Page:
The coolest gaming tech from CES 2022

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CES 2022 might have been shattered by the specter of Omicron, but the world’s largest technology show still had plenty of gaming tech on offer.

Samsung Odyssey Ark’s was wonderfully over the top

Images via Samsung

Curved screens have been around for a while, but there’s nothing quite like the Samsung Odyssey Ark, a giant 55-inch curved screen designed specifically for gaming and content creation.

The idea of ​​the Ark is to allow more comfortable multi-tasking, by supporting multiple full-size windows in your natural view. It doesn’t have to be used vertically, although that’s how Samsung showed it off at CES.

The Ark is basically the next generation of Samsung’s Odyssey ultrawide gaming monitors—if you preferred to use the Ark like a traditional ultrawide monitor, you can.

Images via Samsung

Samsung’s pitch was that “more than [one third] of gamers use video chat while gaming.” The Ark is sporting one of Samsung’s new mini-LED panels as well, but no specifics were provided on its price, refresh rate or HDMI 2.1 support.

The monitor is shipping worldwide sometime later this year. Given its size and the fact that it’s a one-of-a-kind screen, don’t expect it to be cheap.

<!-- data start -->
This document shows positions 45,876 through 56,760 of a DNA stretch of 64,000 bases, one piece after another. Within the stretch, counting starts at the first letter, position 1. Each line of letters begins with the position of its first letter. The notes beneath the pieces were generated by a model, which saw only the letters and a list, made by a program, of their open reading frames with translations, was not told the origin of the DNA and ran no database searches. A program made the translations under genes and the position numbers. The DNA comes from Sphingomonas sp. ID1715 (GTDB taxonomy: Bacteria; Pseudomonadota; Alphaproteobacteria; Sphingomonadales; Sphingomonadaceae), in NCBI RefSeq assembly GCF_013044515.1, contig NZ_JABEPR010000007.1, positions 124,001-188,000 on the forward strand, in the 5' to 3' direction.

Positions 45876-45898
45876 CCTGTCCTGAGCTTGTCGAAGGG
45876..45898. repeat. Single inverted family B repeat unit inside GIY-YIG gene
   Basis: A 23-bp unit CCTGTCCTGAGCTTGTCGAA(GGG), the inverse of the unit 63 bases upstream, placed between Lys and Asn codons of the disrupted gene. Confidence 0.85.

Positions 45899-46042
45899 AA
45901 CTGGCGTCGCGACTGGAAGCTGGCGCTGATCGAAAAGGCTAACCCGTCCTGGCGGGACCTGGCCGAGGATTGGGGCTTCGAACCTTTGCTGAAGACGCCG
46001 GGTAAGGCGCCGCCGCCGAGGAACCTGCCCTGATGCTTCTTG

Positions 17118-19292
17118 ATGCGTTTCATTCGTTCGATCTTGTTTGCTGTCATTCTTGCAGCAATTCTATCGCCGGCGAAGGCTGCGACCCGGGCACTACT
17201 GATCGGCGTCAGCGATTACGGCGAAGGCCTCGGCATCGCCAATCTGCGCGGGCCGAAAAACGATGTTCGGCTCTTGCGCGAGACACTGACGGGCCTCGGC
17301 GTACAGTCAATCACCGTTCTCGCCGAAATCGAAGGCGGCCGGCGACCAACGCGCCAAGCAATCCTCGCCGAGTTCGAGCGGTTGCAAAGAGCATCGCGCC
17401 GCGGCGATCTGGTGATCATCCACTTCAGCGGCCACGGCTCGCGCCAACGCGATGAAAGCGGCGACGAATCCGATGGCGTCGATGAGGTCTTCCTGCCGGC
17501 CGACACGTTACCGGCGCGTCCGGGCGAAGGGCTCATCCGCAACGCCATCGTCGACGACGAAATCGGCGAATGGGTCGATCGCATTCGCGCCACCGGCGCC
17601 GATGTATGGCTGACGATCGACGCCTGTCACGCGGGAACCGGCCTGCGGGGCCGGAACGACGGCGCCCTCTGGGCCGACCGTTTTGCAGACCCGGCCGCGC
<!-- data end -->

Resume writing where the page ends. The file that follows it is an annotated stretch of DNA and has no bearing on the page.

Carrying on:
Alienware’s quantum dot OLED could finally be the GOAT gaming monitor

alienware quantum dot oled gaming monitor ces 2022 techImages via Alienware

Gaming monitors had a stellar CES. The consumer technology show doesn’t traditionally put gaming front and center—but this year was a little different, courtesy of the chip shortage and the fact that manufacturers have been slowly moving away from traditional IPS/VA/TN-type monitor panels for a few years.

But out of all the new screens—even the absurd Odyssey Ark above—Alienware’s AW3423DW could be the absolute GOAT. The 34-inch screen was the world’s first to be announced with a quantum dot OLED panel, which is interesting if only because the panel is being supplied by Samsung’s display division.